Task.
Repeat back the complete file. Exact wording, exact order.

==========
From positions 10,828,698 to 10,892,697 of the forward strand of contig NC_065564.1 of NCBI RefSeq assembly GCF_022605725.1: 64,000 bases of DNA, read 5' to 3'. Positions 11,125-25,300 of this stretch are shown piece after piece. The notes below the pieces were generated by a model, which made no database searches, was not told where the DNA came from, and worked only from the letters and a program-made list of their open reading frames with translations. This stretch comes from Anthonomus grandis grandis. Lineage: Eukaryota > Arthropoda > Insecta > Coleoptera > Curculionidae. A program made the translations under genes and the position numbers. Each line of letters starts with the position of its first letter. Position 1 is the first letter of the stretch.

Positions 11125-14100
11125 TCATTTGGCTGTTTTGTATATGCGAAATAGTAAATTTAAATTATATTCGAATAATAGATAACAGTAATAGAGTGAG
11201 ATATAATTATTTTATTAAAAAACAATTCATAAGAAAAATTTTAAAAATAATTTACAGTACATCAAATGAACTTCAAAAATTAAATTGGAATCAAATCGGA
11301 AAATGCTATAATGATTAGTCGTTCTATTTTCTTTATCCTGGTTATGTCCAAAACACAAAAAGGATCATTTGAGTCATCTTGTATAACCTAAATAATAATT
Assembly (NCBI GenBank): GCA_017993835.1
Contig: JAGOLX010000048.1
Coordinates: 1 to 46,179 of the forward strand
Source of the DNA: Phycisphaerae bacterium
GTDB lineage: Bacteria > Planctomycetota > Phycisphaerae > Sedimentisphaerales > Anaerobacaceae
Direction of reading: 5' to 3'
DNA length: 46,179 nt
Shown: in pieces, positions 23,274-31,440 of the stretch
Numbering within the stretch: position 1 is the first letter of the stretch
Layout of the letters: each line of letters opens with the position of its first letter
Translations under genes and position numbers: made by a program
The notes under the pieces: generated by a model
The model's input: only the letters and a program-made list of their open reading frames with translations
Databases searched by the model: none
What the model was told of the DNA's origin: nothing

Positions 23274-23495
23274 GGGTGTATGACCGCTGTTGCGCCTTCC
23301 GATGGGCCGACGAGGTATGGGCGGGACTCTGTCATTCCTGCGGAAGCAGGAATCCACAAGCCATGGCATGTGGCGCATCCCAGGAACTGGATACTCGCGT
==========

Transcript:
From positions 10,828,698 to 10,892,697 of the forward strand of contig NC_065564.1 of NCBI RefSeq assembly GCF_022605725.1: 64,000 bases of DNA, read 5' to 3'. Positions 11,125-25,300 of this stretch are shown piece after piece. The notes below the pieces were generated by a model, which made no database searches, was not told where the DNA came from, and worked only from the letters and a program-made list of their open reading frames with translations. This stretch comes from Anthonomus grandis grandis. Lineage: Eukaryota > Arthropoda > Insecta > Coleoptera > Curculionidae. A program made the translations under genes and the position numbers. Each line of letters starts with the position of its first letter. Position 1 is the first letter of the stretch.

Positions 11125-14100
11125 TCATTTGGCTGTTTTGTATATGCGAAATAGTAAATTTAAATTATATTCGAATAATAGATAACAGTAATAGAGTGAG
11201 ATATAATTATTTTATTAAAAAACAATTCATAAGAAAAATTTTAAAAATAATTTACAGTACATCAAATGAACTTCAAAAATTAAATTGGAATCAAATCGGA
11301 AAATGCTATAATGATTAGTCGTTCTATTTTCTTTATCCTGGTTATGTCCAAAACACAAAAAGGATCATTTGAGTCATCTTGTATAACCTAAATAATAATT
Assembly (NCBI GenBank): GCA_017993835.1
Contig: JAGOLX010000048.1
Coordinates: 1 to 46,179 of the forward strand
Source of the DNA: Phycisphaerae bacterium
GTDB lineage: Bacteria > Planctomycetota > Phycisphaerae > Sedimentisphaerales > Anaerobacaceae
Direction of reading: 5' to 3'
DNA length: 46,179 nt
Shown: in pieces, positions 23,274-31,440 of the stretch
Numbering within the stretch: position 1 is the first letter of the stretch
Layout of the letters: each line of letters opens with the position of its first letter
Translations under genes and position numbers: made by a program
The notes under the pieces: generated by a model
The model's input: only the letters and a program-made list of their open reading frames with translations
Databases searched by the model: none
What the model was told of the DNA's origin: nothing

Positions 23274-23495
23274 GGGTGTATGACCGCTGTTGCGCCTTCC
23301 GATGGGCCGACGAGGTATGGGCGGGACTCTGTCATTCCTGCGGAAGCAGGAATCCACAAGCCATGGCATGTGGCGCATCCCAGGAACTGGATACTCGCGT